Album Review: She The Throne – She The Throne

Review from Ben Forrester

I do love a good DIY collective and This City Is Ours are one of Manchester’s finest. The collective has done an amazing job of championing a whole host of futuristic projects and producers over the past 6 years or so and have put on some killer nights in the city, putting out some equally killer records. I’m extremely excited to tuck into this brand new release to come from within the collective, as it’s a project that has come out of nowhere and its elusiveness has definitely sparked some intrigue.

She The Throne only announced themselves to the world earlier this month and today release their debut self-titled record. Having heard a snippet of the record a few weeks back in the form of the brooding 80’s synth pop of ‘Sometimes My Arms Bend Back‘, my intrigue has only heightened.

The record begins with ‘Rust Part 1’ and ‘…Part 2‘, which instantly draws you into the centre of an unsettling scene of vintage synth rumbles and lo-fi spoken word samples that has this very cinematic feel. If you like your horror movie soundtracks, this will certainly be up your street as this has a very John Carptener like feel. What then twists the plot is the introduction of these beautiful, swirling vocals that bring colour and harmony to an otherwise dark and eerie backdrop. It’s like being in this beautiful nightmare and as the track concludes to a rise of arpeggiated synth whirls, you can’t help but feel fully absorbed into this unique state of mind that the duo lull you into.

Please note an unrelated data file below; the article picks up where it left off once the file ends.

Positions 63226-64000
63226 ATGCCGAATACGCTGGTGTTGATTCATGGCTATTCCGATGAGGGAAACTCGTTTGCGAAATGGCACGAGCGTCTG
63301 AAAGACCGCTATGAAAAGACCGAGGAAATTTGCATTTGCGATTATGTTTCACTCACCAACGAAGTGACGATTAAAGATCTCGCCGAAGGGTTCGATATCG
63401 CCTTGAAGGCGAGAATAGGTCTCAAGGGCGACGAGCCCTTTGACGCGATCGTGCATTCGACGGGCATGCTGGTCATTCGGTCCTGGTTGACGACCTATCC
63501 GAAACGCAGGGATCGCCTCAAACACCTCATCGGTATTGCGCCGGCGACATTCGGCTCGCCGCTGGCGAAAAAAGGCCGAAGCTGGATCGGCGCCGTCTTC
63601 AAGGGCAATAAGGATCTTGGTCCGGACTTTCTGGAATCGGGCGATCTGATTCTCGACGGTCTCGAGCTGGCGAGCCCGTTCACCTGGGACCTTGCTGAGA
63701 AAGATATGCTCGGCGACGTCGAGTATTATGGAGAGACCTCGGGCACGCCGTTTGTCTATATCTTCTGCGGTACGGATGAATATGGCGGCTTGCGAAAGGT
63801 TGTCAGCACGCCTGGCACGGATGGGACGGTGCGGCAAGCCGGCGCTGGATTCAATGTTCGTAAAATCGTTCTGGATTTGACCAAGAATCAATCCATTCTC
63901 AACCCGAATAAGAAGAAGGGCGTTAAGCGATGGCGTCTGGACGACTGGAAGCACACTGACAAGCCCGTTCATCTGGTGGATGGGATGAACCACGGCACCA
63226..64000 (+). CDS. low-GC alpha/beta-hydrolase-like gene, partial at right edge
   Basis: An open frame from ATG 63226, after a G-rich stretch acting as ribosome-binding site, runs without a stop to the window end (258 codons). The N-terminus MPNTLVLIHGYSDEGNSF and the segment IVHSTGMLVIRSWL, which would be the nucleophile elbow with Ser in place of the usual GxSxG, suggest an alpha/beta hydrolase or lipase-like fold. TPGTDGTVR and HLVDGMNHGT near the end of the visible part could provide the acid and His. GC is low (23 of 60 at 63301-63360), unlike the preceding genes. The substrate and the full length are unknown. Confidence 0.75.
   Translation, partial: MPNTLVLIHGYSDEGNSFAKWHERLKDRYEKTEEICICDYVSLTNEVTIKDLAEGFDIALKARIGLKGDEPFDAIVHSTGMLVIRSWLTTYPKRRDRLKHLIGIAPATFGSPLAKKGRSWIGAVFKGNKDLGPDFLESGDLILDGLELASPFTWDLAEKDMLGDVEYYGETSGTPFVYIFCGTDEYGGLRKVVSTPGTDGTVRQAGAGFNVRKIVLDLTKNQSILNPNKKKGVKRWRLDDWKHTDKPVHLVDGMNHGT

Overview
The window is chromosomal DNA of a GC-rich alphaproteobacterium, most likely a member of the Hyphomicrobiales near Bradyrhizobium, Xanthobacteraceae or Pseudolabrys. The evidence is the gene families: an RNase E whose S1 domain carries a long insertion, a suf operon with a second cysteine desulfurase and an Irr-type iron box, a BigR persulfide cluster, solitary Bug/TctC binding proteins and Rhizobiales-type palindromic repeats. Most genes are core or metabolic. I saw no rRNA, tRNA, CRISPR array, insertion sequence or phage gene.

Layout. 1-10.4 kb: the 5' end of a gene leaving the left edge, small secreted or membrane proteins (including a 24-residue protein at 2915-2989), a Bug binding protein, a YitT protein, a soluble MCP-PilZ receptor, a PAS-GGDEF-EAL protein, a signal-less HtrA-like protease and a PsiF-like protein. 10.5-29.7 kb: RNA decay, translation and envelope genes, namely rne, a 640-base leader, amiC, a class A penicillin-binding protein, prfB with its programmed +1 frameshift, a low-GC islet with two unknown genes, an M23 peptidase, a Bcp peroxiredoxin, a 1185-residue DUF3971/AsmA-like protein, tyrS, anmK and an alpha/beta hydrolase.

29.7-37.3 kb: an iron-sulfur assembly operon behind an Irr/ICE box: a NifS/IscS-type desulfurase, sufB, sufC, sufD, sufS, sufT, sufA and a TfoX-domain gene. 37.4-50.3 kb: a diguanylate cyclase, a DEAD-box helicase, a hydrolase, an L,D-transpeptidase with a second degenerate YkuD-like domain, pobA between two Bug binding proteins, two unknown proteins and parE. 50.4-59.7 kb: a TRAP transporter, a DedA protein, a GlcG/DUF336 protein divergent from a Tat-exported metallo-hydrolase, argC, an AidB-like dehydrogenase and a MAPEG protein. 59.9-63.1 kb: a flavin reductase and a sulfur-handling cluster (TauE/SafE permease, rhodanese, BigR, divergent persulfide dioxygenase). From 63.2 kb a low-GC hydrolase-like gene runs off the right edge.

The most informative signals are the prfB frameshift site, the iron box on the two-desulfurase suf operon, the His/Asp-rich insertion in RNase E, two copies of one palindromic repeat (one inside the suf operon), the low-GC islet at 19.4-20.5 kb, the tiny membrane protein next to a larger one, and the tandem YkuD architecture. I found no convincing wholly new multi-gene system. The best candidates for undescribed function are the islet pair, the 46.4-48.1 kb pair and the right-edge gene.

The aforementioned Sometimes My Arms Bend Back concludes the first side of this two sided cassette release and offers a more straight up song structure. Tribal drums, squelching synth bass and delay heavy vocals swim around your head to create an almost dreamy effect, but there is still this sense of darkness that lurks beneath this track that says – this isn’t over.

The second side of the record offers a more meditative and dreamy tone as it starts off as a gentle ambient influenced passage before building into this glitchy yet glittering piece of electro that is ‘White Tiger‘ to move through waves of the beautifully textured synthesiser soundcapes that complete this incredibly affecting and moving piece.

She The Throne is an extremely immersive listening experience. There is such a sense of intricacy that flows through this record and you can’t help but feel engulfed by the textures and timbres that the duo incorporate to create this other worldly state. Honestly, put some good headphones in, turn the lights off and let the darkness hypnotise you into seeing its colourful sonic splendour.

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